Veronika Part made one or two minor technical errors in Act III, but nothing that ruined her performance. She is a beautiful dancer and I think that she is headed for greatness.

The corps de ballet was on for all the swan parts and the two lead swans were danced beautifully by Kristi Boone and Adrienne Schulte. There was one dancer who really caught my eye during the night - Zhong-Jing Fang. Besides being a stunning looking woman, she carried herself so beautifully on stage. Jesus Pastor as the human Von Rothbart was good, but I saw the part danced better by (ironically!!) Gomes himself on the PBS television show.

But it was a really good night and Tchaikovsky's music is so eternal - no wonder this is such a classic!

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The Swan is back in ABT's Lake! A great triumph tonight by Diana Vishneva. Not at all like the hyper modern Mariinsky/Kirov swans we saw in NYC during their last visit, much more a swan in the style that Makarova brought us 35 years ago. WOW!

Can't wait to read more rational posts.

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Anyone who is waiting for rational will have to wait for someone other than me. Tonight Vishneva gave me back Swan Lake, in fact she almost overcame the limitations of the staging. She danced it for real, completely in the moment and beautifully modulated. Her Odette was frightened, mistrustful, hopelessly trapped & yet at the same time meltingly hopeful. At times her adagio was exquisitely slow but then in the coda when she does those passe's she was so fast & wild & abandoned - like at that very moment she had just finally allowed herself to see the possibility of freedom and was both exhilarated & terrified by it. She has gorgeous long arms & legs but did not go for the neoclassical line and hyper extentions she is capable of (except in act 3, where that belongs!). She was absolutely beautiful in every pose, but the poses were never static. Each beautifully outstretched arm reached it’s zenith & then crumbled in. Her Odile was truly von Rothbarts daughter -gleefully malevolent as if ripping Sigfried’s heart out was the most fun she could imagine. Yet enough mimicking of Odette at the right moment to make his confusion believable. Can’t say enough about her. Saveliev replaced Beloserkovsky and did fine. Cornejo,Kajiya and Reyes did their usual great job in the pas de trois, Sascha Radetsky wasn't bad as the purple von R but Gomes is a tough act to follow. Special mention to Jared Matthews as the swamp thing - he actually brought a lot of authority to the role.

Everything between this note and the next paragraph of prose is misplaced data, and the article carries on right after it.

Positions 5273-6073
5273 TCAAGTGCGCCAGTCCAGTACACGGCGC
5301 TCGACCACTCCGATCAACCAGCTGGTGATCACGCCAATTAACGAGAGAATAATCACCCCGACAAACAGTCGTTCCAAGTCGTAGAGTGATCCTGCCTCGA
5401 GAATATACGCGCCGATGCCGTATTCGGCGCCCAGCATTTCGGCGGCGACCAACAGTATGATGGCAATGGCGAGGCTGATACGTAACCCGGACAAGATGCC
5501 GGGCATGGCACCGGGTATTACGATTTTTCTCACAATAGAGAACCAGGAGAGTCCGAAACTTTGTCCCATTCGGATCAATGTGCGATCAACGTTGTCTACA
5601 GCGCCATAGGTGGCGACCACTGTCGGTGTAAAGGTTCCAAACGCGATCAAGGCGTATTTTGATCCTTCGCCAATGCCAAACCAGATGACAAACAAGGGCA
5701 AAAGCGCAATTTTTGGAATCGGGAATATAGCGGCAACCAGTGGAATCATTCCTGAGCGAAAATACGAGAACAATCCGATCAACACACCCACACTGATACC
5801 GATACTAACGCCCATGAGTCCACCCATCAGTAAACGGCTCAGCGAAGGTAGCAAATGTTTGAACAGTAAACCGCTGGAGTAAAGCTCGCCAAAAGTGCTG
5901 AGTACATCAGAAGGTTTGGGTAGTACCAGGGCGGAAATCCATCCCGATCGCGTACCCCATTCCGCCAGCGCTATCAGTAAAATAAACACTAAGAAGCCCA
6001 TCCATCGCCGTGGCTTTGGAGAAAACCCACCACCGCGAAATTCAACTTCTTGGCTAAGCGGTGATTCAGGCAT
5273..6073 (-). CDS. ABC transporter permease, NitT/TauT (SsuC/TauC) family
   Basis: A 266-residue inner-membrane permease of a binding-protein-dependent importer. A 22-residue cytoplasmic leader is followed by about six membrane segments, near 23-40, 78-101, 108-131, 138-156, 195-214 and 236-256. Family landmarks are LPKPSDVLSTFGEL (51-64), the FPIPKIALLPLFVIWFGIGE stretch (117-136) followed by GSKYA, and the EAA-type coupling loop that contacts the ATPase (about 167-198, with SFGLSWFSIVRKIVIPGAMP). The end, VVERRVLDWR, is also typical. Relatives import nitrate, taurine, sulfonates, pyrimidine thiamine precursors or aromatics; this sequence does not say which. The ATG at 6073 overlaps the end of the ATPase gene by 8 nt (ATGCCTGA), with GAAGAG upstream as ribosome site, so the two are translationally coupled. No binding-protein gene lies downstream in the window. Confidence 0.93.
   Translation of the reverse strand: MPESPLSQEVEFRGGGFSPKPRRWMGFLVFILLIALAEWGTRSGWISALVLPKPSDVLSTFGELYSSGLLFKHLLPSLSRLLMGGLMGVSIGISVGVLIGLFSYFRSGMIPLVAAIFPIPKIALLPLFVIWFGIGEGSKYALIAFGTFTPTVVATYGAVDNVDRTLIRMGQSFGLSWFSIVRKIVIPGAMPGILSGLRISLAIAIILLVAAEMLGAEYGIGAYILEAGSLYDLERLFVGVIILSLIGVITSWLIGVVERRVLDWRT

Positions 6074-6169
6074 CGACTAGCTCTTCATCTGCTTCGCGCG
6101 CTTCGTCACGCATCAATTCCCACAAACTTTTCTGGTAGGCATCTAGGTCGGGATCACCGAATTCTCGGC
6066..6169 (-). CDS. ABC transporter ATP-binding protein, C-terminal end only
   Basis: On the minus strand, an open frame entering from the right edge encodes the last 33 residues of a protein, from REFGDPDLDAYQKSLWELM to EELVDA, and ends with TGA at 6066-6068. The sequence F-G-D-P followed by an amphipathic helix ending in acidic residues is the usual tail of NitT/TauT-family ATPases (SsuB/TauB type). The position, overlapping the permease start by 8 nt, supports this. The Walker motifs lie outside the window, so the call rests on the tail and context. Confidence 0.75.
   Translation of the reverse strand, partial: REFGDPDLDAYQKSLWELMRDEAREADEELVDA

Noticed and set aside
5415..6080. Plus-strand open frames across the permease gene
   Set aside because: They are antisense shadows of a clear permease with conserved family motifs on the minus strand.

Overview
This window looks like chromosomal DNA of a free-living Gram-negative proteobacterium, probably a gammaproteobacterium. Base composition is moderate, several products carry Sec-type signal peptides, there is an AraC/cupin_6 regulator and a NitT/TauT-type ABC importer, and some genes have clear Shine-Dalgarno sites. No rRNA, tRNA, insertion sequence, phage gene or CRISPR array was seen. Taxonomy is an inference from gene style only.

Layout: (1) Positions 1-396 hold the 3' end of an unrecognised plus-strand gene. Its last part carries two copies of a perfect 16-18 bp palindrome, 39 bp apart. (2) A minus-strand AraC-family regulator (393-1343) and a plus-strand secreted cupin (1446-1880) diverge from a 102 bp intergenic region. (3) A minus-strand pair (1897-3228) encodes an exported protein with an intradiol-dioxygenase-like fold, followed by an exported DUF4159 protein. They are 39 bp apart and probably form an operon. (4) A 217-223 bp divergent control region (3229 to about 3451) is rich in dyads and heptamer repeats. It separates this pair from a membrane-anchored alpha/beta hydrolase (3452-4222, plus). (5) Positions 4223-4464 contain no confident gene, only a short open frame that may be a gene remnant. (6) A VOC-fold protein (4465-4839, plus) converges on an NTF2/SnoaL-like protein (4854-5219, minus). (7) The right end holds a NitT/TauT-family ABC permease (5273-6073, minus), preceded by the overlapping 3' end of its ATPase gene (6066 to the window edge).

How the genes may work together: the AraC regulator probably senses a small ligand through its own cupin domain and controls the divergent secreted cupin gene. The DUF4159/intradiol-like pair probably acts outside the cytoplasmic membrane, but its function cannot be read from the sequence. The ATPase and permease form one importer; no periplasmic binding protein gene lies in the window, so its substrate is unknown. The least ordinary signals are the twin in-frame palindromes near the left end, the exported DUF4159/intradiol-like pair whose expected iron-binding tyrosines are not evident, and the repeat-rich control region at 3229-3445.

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Thank you nysusan, you said what I saw, so its rational enough for me! I can't stand Swamp Thing, but second your comment on Mr. Matthews making something significant out of it. But as for the production, the tragedy that Vishneva delivered so brilliantly in Act 3 needs all the more the real choreography of Act 4: it killed the momentum she'd created to go right to Frog Pond, with the corps plotsed on their lillipads, save when they hopped aimlessly elsewhere.

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Ceeszi, it was Simone Messmer in the pas de trois Monday night who slid slightly in her variation & then again when she finished. It seemed to my eye to be a matter of not enough resin on her shoes. Other than that, she did extremely well, especially up against that pairing made in heaven of Wiles & hallberg.

The corps girl at the end of Act I is supposed to fall down. The peasants are getting rowdy now that the nobility has left the scene.

Pastor did a credible impression of Gomes as Rothbart but needs to come up with his own interpretation. Radetsky on Tuesday was pallid, did not hold the stage as he needs to. Gomes is the Machiavellian Rothbart & Acosta the Mephistophelean Rothbart but there are other ways to play this role if a dancer has imagination.

I'm seeing Part/Gomes again (oh, joy!) Thursday so will wait to remark on the Mon performance.

Tuesday's Swan pairing of Vishneva & Saveliev was all the more impressive since they had 1) 2-1/2 days rehearsal only!; 2) had never danced together before & 3) Vishneva had never done a Swan at ABT (or at the Kirov either, I was told; can this be true?) & Saveliev has not done the role in 4 years. Not that there weren't occasional hitches but very few of them, under the circumstances. Saveliev is a truly wonderful partner & clearly sacrificed himself for his ballerina.

She was worth it! It would be unfair to compare her Act II to Part's & I won't. they're totally different ballerinas. Vishneva's was very birdlike & sculptural. Her III did remind me of Makarova, especially the glittering Natasha eyes & icily seductive portrayal of Odile.

We also were treated to replacements as Benno & The Girls in the terrific forms of Cornejo, Reyes & Kajiya.

Fang got demoted tonight, from Hungarian Princess to one of the retinue. She was lovely, as always.

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Thanks so much for sharing about Vishneva & Saveliev, zerbinetta. I so wish I could make it to see these but I won't be making it to any more performances this season. I look forward to reading what you have to say about Monday and Thursday.

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Re: "Vishneva had never done a Swan at ABT (or at the Kirov either, I was told; can this be true?)"

Yes, they always told her she was not suited for the part. Her friend Vladimir Malakhov gave her the chance at his Berlin Company. Perhaps this is why her performance is not "corrupted" by the Mariinsky's modern hyper extensions.